Congratulations to Gabby Douglas for winning the gold medal this year at the Olympics!
The U.S. women’s gymnastics team won its first gold Olympic medal since 1996 and only its second in history at the London Games, as Russia, its closest competitor, imploded on its final event.
With it, this group of American women — some are already hailing them as the Fab Five — takes its place alongside the Magnificent Seven, who won the prestigious team gold at the 1996 Atlanta Games, thanks in large part to a gutsy vault by the injured Kerri Strug.
In similar fashion, this year’s U.S. women’s gymnastics team didn’t lack for heroines.
The United States was helped throughout by a courageous performances from Gabby Douglas of Virginia Beach and a solid, selfless showing by Michigan’s Jordyn Wieber, who shook off her heartache over missing the finals for the all-around title two days earlier to deliver key scores on vault, uneven bars and floor.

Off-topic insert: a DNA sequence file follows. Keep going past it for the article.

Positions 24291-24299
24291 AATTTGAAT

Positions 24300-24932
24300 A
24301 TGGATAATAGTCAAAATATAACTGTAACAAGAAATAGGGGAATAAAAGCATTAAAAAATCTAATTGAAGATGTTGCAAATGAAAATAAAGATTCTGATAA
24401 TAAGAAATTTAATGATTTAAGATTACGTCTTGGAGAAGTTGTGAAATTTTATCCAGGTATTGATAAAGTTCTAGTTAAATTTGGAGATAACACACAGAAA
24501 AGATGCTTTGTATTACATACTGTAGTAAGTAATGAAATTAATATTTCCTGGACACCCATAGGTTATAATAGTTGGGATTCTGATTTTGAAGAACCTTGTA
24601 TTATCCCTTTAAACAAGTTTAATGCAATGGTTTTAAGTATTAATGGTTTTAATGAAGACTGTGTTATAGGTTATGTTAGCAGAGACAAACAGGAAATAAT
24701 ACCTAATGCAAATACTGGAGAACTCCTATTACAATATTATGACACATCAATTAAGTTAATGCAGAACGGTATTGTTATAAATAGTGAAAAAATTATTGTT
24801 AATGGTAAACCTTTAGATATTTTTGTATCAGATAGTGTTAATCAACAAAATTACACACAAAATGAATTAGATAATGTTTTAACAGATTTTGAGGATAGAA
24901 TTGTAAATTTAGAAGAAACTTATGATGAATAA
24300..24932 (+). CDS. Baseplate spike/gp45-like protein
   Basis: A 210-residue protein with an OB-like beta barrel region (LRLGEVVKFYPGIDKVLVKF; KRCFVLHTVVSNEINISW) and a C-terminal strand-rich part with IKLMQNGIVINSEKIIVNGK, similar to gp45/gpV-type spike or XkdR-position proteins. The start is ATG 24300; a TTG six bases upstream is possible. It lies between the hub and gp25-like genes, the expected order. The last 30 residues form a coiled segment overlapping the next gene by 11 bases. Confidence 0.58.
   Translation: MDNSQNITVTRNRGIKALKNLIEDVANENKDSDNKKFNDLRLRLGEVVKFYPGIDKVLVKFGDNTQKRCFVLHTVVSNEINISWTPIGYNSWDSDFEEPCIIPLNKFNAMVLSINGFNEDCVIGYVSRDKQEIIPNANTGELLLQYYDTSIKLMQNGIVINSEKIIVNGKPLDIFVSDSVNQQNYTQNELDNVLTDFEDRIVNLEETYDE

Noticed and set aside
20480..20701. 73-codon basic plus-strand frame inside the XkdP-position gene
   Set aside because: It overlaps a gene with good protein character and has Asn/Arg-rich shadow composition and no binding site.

Russia finished more than five full points behind the U.S. (183.596) to take silver with a team total of 178.530. Romania (176.414) powered past defending Olympic champion China to claim bronze.
The U.S. women seized the lead after the first of four mandatory events at London’s North Greenwich Arena, delivering three spectacular Amanar vaults, considered the most difficult in the world.
Wieber set the tone by earning 15.933 points, and Douglas did even better, posting a 15.966. But McKayala Maroney's compact, two-and-a-half flip Amanar produced a massive 16.233 and sent a shockwave of energy through the U.S. team.
The Americans never relinquished their lead or their confidence, acquitting themselves on the weakest event, the uneven bars, doing well on the beam and electrifying the crowd on the floor.